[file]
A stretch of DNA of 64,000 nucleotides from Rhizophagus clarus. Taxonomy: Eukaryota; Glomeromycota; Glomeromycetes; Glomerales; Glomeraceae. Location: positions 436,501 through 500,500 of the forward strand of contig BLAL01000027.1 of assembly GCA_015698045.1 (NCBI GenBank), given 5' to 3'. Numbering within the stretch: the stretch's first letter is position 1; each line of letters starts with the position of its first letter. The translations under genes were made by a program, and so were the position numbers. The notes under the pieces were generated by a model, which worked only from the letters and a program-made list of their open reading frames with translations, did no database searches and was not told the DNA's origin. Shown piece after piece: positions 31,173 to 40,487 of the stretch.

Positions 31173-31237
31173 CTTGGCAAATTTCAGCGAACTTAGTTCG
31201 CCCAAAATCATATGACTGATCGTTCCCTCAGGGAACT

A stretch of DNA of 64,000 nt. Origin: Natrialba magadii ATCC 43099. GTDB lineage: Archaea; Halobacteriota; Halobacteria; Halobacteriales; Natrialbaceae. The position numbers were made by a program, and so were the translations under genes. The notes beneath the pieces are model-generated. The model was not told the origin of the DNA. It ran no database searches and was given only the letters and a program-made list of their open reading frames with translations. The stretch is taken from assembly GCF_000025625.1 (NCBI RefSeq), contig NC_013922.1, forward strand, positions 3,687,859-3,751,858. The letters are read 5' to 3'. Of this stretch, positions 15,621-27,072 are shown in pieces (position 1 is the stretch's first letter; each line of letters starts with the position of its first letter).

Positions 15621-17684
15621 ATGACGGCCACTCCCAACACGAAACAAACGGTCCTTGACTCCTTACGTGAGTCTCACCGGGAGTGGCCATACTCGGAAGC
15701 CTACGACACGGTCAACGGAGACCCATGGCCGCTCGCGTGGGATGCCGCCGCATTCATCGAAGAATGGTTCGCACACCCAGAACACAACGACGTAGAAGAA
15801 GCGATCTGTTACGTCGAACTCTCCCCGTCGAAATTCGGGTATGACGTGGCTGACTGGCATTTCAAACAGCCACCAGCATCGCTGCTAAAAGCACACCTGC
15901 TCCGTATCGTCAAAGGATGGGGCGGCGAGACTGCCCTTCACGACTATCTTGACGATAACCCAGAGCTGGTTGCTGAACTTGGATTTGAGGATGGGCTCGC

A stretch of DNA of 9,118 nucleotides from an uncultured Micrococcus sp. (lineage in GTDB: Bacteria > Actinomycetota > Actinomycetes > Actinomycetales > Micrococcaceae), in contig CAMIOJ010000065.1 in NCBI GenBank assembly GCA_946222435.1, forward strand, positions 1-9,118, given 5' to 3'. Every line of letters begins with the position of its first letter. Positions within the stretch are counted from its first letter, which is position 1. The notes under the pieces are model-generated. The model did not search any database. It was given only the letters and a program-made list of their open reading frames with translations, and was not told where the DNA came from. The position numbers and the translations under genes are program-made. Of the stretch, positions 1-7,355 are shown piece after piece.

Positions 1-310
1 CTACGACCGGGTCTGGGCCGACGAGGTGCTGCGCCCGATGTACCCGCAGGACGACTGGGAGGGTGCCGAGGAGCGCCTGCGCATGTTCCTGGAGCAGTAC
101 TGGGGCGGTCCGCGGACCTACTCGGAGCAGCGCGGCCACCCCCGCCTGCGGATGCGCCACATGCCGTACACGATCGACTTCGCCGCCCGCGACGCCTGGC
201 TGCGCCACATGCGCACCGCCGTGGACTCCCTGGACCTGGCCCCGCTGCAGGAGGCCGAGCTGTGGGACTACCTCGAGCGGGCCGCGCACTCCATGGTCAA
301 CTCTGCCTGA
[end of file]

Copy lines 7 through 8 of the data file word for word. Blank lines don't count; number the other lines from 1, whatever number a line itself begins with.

15621 ATGACGGCCACTCCCAACACGAAACAAACGGTCCTTGACTCCTTACGTGAGTCTCACCGGGAGTGGCCATACTCGGAAGC
15701 CTACGACACGGTCAACGGAGACCCATGGCCGCTCGCGTGGGATGCCGCCGCATTCATCGAAGAATGGTTCGCACACCCAGAACACAACGACGTAGAAGAA